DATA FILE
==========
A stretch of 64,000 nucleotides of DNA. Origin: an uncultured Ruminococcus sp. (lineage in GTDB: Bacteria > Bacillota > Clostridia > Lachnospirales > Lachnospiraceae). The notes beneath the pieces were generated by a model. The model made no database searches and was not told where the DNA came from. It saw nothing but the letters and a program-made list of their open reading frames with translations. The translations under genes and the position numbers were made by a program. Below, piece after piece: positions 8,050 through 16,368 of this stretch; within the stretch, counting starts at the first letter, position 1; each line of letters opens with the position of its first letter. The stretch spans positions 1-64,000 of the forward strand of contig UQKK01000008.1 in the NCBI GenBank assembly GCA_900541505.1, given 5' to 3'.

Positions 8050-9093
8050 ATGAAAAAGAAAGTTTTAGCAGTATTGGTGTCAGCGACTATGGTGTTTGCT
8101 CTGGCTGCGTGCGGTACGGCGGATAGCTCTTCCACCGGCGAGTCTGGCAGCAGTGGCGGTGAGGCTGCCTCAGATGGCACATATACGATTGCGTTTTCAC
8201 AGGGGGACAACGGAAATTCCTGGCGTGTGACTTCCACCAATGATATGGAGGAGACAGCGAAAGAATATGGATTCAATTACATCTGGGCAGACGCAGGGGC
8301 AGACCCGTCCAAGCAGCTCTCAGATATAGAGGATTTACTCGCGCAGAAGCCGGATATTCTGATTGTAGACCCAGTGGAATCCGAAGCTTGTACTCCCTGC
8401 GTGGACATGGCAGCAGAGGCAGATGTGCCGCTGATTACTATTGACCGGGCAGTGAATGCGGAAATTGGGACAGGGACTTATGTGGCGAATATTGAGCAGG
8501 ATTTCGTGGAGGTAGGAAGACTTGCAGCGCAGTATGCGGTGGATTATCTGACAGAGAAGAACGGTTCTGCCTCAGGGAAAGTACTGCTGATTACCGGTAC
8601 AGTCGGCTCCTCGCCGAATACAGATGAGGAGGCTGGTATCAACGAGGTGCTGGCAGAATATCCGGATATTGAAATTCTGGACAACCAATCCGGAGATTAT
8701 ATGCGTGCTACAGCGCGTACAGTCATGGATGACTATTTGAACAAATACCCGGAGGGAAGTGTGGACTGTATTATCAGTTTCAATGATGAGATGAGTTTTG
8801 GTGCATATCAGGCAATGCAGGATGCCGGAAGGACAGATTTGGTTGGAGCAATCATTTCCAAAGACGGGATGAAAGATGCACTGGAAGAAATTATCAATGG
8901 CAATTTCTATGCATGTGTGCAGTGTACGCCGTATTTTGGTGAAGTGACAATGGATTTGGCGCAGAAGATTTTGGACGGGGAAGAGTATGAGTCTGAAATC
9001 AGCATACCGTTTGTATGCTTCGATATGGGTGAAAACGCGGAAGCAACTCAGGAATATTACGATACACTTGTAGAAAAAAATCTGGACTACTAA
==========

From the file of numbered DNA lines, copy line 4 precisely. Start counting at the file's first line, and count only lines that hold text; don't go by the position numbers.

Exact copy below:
8101 CTGGCTGCGTGCGGTACGGCGGATAGCTCTTCCACCGGCGAGTCTGGCAGCAGTGGCGGTGAGGCTGCCTCAGATGGCACATATACGATTGCGTTTTCAC